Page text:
That the Jedi are the good guys in a Galaxy Far, Far Away is Star Wars‘ biggest lie. George Lucas dispelled that in his prequel trilogy. Dave Filoni examined the cracks of the Order in Clone Wars through the eyes of Anakin Skywalker. Rian Johnson brought it full circle in The Last Jedi when a disillusioned Luke Skywalker denounced the Order’s teaching. The streak to paint the Jedi as the galaxy’s most fallible figures continues as Tales of the Jedi puts the spotlight on one of the most underserved characters in the franchise, Count Dooku.
The series, a precisely crafted six-episode anthology from Filoni, is split into two arcs. One explores Dooku’s fall from Jedi Master to Sith apprentice while the other chronicles various points of Ahsoka Tano’s life. Tales of the Jedi, in essence, is a masterclass on storytelling as Filoni compacts much depth and weight in a compact fifteen-minute format. In such a short amount of time, the stories explored evoke a sense of scale that eclipses some of the most important Jedi moments in Star Wars cinema.
Much of that can be credited to the sheer scope of the storytelling. Both Dooku and Ahsoka’s journey span decades, exploring incidents in the far reaches of the galaxy that general audiences have yet to see. Like Lucas before him, Filoni brilliantly draws inspiration from other genres, giving certain episodes a distinct tonal feel. One episode that has Dooku investigating a kidnapping is inspired by mystery thrillers. Another episode that explores Ahsoka’s life in hiding after Order 66 taps into iconic Western tropes.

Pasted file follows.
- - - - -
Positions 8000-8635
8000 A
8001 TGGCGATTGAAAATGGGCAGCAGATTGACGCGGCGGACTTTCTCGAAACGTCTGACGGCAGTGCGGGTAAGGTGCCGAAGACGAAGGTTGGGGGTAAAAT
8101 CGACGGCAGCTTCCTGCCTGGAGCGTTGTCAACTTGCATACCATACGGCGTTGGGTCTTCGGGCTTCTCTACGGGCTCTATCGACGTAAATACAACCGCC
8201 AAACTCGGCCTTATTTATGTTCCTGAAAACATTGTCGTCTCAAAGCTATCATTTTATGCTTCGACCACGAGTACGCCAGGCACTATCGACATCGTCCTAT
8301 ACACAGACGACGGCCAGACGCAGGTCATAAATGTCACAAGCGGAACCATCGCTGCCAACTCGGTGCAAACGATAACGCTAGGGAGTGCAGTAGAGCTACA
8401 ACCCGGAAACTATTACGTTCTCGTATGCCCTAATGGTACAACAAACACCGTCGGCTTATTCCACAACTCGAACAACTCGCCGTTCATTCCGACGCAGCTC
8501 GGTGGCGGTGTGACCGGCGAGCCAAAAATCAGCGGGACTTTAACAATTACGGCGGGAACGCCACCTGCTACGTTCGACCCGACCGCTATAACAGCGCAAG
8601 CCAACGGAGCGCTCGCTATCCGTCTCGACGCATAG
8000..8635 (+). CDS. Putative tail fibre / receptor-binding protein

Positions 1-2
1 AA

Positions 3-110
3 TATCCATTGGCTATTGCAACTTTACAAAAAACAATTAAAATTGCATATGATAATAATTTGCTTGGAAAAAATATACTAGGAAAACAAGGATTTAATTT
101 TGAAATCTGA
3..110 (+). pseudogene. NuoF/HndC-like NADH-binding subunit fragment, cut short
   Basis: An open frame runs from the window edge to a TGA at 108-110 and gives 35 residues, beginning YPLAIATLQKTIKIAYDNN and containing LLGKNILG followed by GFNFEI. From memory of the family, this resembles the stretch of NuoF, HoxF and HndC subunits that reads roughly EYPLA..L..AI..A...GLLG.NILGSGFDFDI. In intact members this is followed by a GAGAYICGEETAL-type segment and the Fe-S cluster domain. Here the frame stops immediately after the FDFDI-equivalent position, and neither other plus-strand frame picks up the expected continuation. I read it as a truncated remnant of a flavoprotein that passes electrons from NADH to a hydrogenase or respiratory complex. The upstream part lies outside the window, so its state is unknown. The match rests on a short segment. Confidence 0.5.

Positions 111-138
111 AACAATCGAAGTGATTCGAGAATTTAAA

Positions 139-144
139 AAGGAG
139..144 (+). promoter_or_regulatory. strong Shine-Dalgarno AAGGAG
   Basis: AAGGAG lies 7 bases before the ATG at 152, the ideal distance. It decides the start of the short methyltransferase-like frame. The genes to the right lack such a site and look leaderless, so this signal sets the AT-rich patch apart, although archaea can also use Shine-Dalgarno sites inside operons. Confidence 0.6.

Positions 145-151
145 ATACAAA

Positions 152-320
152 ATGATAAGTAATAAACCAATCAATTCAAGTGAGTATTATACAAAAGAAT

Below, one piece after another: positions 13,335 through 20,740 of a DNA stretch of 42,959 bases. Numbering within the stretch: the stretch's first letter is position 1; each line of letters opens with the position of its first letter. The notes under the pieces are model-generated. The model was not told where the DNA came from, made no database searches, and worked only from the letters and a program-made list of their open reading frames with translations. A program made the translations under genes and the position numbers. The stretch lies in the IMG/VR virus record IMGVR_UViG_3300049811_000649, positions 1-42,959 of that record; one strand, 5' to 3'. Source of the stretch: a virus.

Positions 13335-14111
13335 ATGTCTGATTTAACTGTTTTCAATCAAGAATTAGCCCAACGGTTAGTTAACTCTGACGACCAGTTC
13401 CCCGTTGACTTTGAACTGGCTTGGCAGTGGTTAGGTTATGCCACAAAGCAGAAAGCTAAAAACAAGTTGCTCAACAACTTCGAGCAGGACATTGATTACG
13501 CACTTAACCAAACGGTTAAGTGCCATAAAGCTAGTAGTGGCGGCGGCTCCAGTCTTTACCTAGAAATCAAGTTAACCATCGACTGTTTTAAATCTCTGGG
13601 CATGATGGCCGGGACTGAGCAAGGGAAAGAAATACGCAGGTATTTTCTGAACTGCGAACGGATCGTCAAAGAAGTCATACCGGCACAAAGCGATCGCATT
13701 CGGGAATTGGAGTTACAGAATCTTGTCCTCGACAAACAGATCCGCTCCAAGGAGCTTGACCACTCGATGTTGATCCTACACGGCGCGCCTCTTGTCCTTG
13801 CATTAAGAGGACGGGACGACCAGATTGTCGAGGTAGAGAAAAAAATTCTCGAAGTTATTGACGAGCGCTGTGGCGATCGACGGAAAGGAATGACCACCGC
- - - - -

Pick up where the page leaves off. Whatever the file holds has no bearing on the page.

The centerpiece of Tales of the Jedi is Dooku’s arc. Dooku’s fall from grace has long been a point of interest among fans and the show does a tremendous job of examining his disillusionment with the order. His episodes serve as one of the most straightforward indictments for the Jedi Order, delineating a clear line to where it all went wrong and why it went wrong. Dooku’s arc is tragic, regretful, and most of all, complex as it paints a portrait of a broken man on the brink of defeat. What used to be a character that was stunt-cased for the prequels is now one of the most compelling characters in the franchise.
Ahsoka’s episodes, on the other hand, lack the intrigue of Dooku’s but make up for its familiarity. As one of the best characters in all of Star Wars, it’s always welcome to see Ahsoka’s story expanded, even through narrative minutiae. The opening of the season is her birth and how her tribe discovers her powers while the second is a vignette of her training under Anakin Skywalker. Both offer slice-of-life looks at the Jedi’s formative years. The kicker is her final episode which chronicles her life after Order 66. Without spoiling much, she ends up fighting the most badass Inquisitor ever created.
Tales of the Jedi stands out as the best Star Wars animated series since Rebels. Even as its pacing and episode sequencing feel contrived, it showcases some of the best storytelling this side of the galaxy.